Site-specific installation (discarded fabric flowers from Newfoundland cemeteries, limited edition serigraph)
St. Mary’s Anglican Church, Elliston
August 17 – September 15 2019
How do we balance our feelings of loss and hope in small communities? What makes us notice loss? What makes us notice hope? Jane Walker, based year-round in Bonavista, broached these questions with the eight junior-high students at St. Mark’s School in King’s Cove. Out of this poignant discussion, Barb Hunt and Walker drew on their own experiences of life in rural Newfoundland to develop a coded message.
Mining Newfoundland’s rich tradition of domestic textile practices as well as rituals of mourning specific to the island, Hunt and Walker created an installation that moves through death and decline in rural communities towards hope. The challenges of out-migration combine with the aging and waning population on the Bonavista Peninsula to deepen the rugged realities of living on and with the North Atlantic ocean, where death has always been a familiar presence among the living.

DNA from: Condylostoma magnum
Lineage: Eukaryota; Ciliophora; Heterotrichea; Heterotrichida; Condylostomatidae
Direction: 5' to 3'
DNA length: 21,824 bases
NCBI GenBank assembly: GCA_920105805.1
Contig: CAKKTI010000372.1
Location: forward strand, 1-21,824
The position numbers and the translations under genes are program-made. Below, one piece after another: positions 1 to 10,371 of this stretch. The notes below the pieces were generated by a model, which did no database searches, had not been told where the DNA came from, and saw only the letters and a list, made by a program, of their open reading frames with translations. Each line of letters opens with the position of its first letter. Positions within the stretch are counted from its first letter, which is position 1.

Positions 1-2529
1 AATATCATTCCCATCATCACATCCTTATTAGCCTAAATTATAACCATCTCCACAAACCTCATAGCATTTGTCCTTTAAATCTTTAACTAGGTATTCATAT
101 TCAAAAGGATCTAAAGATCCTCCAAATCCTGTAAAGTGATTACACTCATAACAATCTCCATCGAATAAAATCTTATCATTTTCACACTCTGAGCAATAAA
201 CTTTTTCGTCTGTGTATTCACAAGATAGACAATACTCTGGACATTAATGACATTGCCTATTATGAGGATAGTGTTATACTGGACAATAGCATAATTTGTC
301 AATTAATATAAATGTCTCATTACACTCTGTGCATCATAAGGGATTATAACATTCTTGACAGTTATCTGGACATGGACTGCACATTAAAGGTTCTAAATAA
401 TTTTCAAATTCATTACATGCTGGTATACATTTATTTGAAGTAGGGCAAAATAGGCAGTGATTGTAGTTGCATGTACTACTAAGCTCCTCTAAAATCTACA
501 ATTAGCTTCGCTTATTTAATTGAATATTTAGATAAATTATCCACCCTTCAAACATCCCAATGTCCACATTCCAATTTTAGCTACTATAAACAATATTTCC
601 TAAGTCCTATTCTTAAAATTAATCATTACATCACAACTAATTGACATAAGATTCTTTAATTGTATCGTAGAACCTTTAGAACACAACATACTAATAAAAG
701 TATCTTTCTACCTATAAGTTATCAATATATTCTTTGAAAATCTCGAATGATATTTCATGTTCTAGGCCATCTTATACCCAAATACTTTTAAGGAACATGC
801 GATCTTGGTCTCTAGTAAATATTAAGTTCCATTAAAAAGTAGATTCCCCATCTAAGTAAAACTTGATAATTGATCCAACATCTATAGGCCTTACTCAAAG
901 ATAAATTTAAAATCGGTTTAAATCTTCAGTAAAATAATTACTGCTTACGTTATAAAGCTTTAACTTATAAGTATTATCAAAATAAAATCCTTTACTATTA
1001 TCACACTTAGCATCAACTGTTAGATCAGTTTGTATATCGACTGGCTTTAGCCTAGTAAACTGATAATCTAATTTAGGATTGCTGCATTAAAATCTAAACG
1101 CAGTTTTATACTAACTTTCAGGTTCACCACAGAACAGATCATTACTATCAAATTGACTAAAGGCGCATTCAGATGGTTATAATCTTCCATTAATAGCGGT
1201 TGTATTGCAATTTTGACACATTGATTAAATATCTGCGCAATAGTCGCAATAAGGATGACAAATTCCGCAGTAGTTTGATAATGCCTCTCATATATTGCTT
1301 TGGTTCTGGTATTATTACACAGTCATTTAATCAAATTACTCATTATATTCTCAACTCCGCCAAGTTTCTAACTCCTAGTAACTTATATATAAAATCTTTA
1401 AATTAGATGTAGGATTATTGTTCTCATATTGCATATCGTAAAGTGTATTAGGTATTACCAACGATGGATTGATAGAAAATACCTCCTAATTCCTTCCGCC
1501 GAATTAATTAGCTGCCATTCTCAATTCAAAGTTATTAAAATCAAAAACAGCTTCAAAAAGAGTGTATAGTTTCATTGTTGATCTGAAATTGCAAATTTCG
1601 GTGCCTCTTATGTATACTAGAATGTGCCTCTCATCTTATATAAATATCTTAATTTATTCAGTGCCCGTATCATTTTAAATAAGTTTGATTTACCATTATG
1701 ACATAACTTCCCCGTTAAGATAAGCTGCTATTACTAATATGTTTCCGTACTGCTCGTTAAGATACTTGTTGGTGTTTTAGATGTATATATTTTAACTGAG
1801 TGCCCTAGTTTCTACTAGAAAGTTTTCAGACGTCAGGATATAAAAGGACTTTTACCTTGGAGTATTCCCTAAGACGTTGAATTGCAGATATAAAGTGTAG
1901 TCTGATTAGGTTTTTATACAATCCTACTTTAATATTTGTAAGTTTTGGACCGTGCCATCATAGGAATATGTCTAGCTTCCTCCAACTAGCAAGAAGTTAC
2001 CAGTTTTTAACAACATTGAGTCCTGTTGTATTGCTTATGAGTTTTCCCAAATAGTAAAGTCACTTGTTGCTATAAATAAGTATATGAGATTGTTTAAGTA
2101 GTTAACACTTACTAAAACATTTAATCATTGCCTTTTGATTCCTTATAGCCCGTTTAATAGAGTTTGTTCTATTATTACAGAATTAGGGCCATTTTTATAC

For Hunt, mourning rituals mark the slow passage of time and heal wounds between the past and the present. Walker’s research-based practice centres on sustainability in rural contexts, using craft-based research methodologies and making as a tool for sharing. In a flowing line of flowers emanating from a limited-edition print and arching high above the altar, Hunt and Walker use Morse code to spell out This slow loss reminds us to move in constant repetition around the interior of the church sanctuary. The installation of discarded fabric flowers gathered from outside rural cemeteries in Newfoundland evokes the ongoing struggle of balancing loss with hope and the possibilities beyond.
Text by Matthew Hills, Bonavista Biennale 2019 Curator
Photos by Brian Ricks